Conduct Disorder Interventions Help
Conduct disorder interventions can help your child or teenager who has this diagnosis. Professionals at Johns Hopkins Medicine (n.d.) sort the behavior of kids with conduct disorder into four primary categories: aggressive, destructive, deceitful, and/or rule-breaking. When applied consistently, conduct disorder interventions help you, your child, and your whole family.
One of the most powerful assets for children and teenagers with conduct disorder is a supportive parent. If you are available for your child and willing to listen, their behavior is likely to improve. Establishing a positive, loving home environment also helps kids with conduct disorder. These kids do better when their home is a low-stress place to be and is structured, predictable, and secure.
Being supportive and creating a positive environment is often easier said than done. The nature of conduct disorder causes kids to resist authority and rules, have a negative or even angry attitude, argue, disrupt family life, and even be cruel to pets, parents, and siblings. How, then, can a parent be loving, supportive, and create a positive home atmosphere? Conduct disorder interventions help, and perhaps surprisingly, you can discipline a child with conduct disorder. Let’s look at how you can do it.
How to Discipline a Child with Conduct Disorder at Home
Just by reading this article, you’ve taken an important first step in disciplining your child or teen. Educating yourself is crucial to help you understand why kids with conduct disorder behave the way they do and how to reach them. Equipped with deeper understanding, you’ll be more confident in disciplining effectively.
The general principles of discipline apply to all kids and adolescents, including those with conduct disorder. When your child has conduct disorder, though, your approach needs to be intensified: more structure, clearer rules, and firm (but still loving) delivery and follow-through.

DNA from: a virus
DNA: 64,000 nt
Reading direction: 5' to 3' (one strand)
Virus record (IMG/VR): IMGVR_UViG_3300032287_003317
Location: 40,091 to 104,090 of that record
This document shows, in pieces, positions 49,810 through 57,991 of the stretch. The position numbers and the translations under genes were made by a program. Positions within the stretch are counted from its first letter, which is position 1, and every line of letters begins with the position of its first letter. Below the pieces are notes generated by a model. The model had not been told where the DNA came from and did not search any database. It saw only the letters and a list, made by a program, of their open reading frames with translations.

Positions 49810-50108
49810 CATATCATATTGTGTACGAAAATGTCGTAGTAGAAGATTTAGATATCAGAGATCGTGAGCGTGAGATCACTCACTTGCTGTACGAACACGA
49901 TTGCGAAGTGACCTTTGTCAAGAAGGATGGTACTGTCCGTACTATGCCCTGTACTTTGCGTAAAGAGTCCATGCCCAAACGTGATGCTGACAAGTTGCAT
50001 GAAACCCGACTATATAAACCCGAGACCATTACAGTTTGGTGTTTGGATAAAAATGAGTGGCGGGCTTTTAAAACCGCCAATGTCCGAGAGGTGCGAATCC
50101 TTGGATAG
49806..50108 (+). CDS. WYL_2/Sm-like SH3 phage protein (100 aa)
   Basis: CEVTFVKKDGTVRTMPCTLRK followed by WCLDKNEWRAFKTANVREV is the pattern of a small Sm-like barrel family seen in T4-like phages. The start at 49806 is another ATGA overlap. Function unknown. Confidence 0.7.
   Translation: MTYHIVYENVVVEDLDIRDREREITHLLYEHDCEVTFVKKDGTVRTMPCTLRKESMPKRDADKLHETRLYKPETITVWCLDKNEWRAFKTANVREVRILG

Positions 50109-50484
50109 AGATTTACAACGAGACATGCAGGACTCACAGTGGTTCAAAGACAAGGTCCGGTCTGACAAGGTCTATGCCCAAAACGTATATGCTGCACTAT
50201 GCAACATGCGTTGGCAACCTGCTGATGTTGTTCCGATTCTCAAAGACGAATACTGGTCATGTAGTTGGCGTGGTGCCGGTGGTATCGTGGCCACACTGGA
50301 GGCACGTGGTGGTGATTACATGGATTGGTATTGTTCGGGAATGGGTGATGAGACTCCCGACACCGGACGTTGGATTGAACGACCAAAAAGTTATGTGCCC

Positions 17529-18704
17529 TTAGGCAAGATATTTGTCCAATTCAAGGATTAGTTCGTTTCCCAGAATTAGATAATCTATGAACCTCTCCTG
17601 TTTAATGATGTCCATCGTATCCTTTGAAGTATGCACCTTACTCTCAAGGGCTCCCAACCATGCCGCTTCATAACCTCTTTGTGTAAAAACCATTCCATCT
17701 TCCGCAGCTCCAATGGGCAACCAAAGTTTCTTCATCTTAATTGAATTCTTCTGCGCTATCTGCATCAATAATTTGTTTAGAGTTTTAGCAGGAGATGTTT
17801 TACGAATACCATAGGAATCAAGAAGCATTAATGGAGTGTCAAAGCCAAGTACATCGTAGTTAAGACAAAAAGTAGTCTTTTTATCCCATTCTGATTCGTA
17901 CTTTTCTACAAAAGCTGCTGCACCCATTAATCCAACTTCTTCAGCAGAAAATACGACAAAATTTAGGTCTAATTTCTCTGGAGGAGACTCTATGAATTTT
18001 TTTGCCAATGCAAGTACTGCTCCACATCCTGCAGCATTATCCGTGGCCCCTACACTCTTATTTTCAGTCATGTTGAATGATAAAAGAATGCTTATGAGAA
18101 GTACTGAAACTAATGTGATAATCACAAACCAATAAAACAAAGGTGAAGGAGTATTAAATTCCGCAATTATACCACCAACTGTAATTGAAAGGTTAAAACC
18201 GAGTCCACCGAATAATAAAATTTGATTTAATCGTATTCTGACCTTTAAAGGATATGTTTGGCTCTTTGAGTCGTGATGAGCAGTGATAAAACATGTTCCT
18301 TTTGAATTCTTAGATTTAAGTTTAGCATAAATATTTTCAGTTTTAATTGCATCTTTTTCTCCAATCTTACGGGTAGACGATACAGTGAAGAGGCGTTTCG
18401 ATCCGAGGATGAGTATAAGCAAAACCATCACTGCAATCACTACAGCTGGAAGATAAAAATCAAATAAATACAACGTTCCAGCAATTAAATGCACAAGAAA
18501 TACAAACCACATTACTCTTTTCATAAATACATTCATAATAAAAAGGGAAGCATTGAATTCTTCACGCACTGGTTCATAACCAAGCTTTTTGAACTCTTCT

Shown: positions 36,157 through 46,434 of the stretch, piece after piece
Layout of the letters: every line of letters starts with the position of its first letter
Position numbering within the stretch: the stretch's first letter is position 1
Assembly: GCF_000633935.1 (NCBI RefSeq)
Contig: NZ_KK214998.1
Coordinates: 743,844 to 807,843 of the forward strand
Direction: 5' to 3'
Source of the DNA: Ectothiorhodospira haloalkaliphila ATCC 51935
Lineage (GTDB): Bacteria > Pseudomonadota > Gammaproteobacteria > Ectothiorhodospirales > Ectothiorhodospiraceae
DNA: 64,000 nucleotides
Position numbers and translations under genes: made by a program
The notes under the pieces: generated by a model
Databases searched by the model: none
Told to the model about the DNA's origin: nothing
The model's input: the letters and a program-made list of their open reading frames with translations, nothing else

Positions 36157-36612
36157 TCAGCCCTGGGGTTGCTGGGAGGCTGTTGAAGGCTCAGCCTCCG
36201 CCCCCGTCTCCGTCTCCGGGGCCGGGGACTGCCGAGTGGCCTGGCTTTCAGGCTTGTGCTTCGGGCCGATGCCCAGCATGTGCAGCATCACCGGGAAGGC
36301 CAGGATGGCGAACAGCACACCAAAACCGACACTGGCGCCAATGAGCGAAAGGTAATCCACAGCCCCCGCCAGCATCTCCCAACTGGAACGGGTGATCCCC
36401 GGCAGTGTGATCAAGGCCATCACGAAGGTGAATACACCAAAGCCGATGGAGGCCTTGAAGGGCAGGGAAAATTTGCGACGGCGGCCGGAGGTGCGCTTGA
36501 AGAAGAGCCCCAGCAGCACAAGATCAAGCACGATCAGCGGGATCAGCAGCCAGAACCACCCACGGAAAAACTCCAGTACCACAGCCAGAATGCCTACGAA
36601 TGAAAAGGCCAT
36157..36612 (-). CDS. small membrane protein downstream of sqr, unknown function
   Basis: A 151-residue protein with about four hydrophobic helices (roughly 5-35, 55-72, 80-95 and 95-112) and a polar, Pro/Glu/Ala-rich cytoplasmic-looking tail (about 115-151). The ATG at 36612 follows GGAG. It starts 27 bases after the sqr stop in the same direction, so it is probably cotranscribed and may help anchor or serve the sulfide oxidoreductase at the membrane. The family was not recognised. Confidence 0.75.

How to discipline your child with conduct disorder while they’re at home involves specific principles:
- Establish rules that are reasonable, fair, logical, and consistent. Discuss them with your child so they know what they are, but don’t negotiate.
- Set firm limits and boundaries. Stick with them.
- To avoid power struggles around rules and limits, establish clear consequences, and let your child know in no uncertain terms what they are.
- The rules and the consequences for breaking them need to be enforced consistently—the same way every time. Avoid giving your child chances to manipulate you or get away with something.
- While difficult, remain calm in any discipline situation. Don’t react in fear, anxiety, or anger, and don’t create emotional drama. Your child wants these reactions and considers it a victory when you escalate.
A big part of disciplining your child with conduct disorder is establishing and maintaining a positive relationship despite the negativity involved in the illness. Stay connected to your child by talking kindly to them, being present, and encouraging them to spend time with you doing something they want to do. All this becomes easier when you don’t take your child’s negative behavior personally. His words and actions may seem hateful toward you, but they are only part of the disorder.
Your discipline efforts will be easier and more successful when you enlist professional assistance.
Professional Interventions for Conduct Disorder Help
Conduct disorder requires professional help. Interventions include:
- Cognitive-behavioral therapy (CBT) for the child or teen to learn better ways of interacting with the world
- Group therapy with other kids living with conduct disorder to help build social skills
- Medication to treat other mental health conditions (medication doesn’t treat conduct disorder itself)
- Family therapy, in part to learn how to communicate and interact with the child with conduct disorder
Professional interventions for conduct disorder should be long-term and regular. Keeping all appointments is important. When a parent is active in the treatment, following through with recommendations and communicating regularly, the child is more likely to make positive behavior changes.
Helping Conduct Disorder: Form a Team
When the adults in a child’s life coordinate their actions, everyone benefits. Work with your child’s therapist and school to create consistent behavior expectations and a system for consequences.
As the parent, you are the primary discipline provider, the one who keeps track of interventions from therapists, doctors, and the school, and the person in the best position to coordinate communication and information from all fronts. You also know what is working so everyone can do more of what works and less of what doesn’t.
In learning how to discipline a child with conduct disorder, be patient. Changing behaviors and attitudes takes time. Conduct disorder interventions help your child grow into a productive adult living a quality, prosocial, independent life.
- Discipline and Interventions for Child with DMDD
- How to Discipline a Child with Oppositional Defiant Disorder
Peterson, T. (2019, July 24). Conduct Disorder Interventions Help, HealthyPlace. Retrieved on 2019, September 15 from https://www.healthyplace.com/parenting/discipline/conduct-disorder-interventions-help